I want to clear the air and let it be known that a true yoga class is not an exercise class. True, you can get exercise from practicing yoga, but that should not usually be the first priority for a yoga class.
Thousands of years ago there was no such thing as Vinyasa Power Yoga. Yogis did not practice warrior II and Triangle pose in a hot room like we do today. Yogis simply sat in certain meditation poses for long periods of time. Maybe they would practice a mudra (hand pose) and chant... that is what yoga used to look like. Today, especially in the Western world we think of yoga in terms of handstands and super advanced pretzel-like poses that we see on Instagram. Yoga has evolved and maybe in some ways it has devolved into a physical fitness for gymnasts. I would like to keep the idea alive that yoga is a fitness for the mind and beyond that it can be so many other things simultaneously.
Many of us first find yoga by means of exercise. That’s the reason why I started to practice yoga (and because I was living in Los Angeles and that's just what you do when you live there) . When I first began my deep yoga journey it started out in the form of hot power yoga. I found the hot moist room to soothe my body and mind and melt them together into one unit. The repetitive, meditative movements along with deep Ujjayi breathing brought more oxygen to my brain then usual and I felt that yoga high every time. Walking out of the hot humid yoga room with my hair wild and my cheeks flushed, feeling as if I had just jumped in the ocean was the best feeling I had ever felt. It was the same feeling as when I used to walk home from a rave in downtown LA with my college friends, but this new yoga high was better because it was healthy and drug-free… the best high you could buy! At this beginning stage in my yogini life I did not yet know the inner workings of yoga- the philosophy, history, anatomy, etc…. but I did know that there was much more to this practice then just the poses and the great work out….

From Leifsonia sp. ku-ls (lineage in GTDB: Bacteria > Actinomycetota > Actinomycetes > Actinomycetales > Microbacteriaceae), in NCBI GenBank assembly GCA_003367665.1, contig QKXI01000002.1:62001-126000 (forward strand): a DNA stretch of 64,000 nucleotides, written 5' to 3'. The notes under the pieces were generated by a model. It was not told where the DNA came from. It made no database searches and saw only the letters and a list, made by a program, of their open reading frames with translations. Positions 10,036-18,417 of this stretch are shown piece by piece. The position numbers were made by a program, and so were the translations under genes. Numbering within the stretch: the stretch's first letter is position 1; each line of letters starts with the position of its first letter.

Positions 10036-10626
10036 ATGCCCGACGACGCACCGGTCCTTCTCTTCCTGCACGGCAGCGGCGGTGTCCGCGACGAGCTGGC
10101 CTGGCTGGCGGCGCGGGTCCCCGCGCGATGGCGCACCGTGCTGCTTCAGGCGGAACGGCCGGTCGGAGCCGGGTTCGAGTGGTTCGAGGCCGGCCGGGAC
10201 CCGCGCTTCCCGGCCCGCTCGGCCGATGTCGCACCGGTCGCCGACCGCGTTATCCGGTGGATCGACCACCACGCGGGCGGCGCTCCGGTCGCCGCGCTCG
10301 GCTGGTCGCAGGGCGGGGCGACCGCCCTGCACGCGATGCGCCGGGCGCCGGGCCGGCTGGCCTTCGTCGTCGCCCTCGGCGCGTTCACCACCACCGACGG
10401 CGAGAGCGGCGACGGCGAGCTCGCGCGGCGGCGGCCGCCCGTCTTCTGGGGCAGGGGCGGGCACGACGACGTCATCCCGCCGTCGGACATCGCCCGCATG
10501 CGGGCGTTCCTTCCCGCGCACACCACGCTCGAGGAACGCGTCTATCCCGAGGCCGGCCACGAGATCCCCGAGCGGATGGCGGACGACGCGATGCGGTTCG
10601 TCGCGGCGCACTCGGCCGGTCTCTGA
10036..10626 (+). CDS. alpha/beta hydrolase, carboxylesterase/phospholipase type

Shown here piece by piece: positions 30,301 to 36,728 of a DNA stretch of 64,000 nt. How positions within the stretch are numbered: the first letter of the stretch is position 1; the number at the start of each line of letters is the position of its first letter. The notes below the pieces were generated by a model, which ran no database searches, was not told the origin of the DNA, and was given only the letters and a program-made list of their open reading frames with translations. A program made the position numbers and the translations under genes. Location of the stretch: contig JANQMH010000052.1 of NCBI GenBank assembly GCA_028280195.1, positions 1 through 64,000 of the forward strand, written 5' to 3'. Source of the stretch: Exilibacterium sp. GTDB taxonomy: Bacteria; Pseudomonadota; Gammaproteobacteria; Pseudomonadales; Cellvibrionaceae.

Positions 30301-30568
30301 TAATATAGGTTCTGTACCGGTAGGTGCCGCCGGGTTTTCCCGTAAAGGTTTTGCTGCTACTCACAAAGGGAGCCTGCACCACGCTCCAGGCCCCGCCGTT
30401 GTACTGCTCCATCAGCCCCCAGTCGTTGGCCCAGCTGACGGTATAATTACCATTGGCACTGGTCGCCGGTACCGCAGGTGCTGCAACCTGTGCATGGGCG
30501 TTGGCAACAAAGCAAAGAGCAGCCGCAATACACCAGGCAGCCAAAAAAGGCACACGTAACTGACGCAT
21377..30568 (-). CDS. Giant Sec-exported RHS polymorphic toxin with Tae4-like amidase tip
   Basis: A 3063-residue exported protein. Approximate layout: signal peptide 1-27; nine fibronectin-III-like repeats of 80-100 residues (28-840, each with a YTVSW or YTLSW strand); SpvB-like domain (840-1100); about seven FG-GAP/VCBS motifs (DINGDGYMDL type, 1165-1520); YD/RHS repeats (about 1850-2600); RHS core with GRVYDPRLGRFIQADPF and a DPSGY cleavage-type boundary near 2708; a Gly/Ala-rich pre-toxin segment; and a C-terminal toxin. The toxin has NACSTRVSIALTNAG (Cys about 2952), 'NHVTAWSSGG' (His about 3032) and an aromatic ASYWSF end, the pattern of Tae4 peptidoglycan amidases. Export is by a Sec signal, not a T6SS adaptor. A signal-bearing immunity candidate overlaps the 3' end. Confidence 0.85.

Yoga is not a practice of attaining idealized physical postures, burning calories and attaining a sexy chiseled body, but a process of self-exploration, self-acceptance and self-transformation. This process occurs step by step, within each breath, each asana, and each sequence and extends across all the practices you do in your lifetime. Your gradual self-transformation cultivates an awakening revolving around a sense of samasthiti- equanimity in body, breath, mind and spirit. However, promises of buns of steel, toned arms, and a sexy 6-pack is a great way to get many people to come to yoga and once they are there my job as a teacher is to sneak in a few true yoga lessons in between the gymnastics.
When I start class, I usually begin with guiding students on deepening the breath. Smoothing and lengthening the breath helps to ease and clear the mind. We must tune into and listen to our breath in order to distract ourselves from whats going on in the mind. Once our mind is focused on breath, then we can start to move the body. The movements and the poses are also designed as a way to distract us from extraneous thoughts, thus we call physical yoga a moving meditation. So we start the work on the inside of our body followed by working the outside of the body.. Yoga teaches us to align the body up properly so we can use our vessel in its most efficient manner throughout life. And yes, of course we are going to move a lot and challenge ourselves immensely. If we happen to sweat and burn a few calories, that’s just the cherry on top, but that is not ultimately what this practice is about.
The more we practice yoga, any type of yoga, with keen awareness and deep full breaths, the more we bring our individual lives into alignment with the whole of existence. Eventually, we may feel nourished and at peace with ourselves.
However you like your yoga served is by all means personal preference. There is really no right or wrong way to practice. Everyone is entitled to their own version of yoga. I just wouldn't want students to be ripped off by never truly experiencing something that was beyond a fitness class.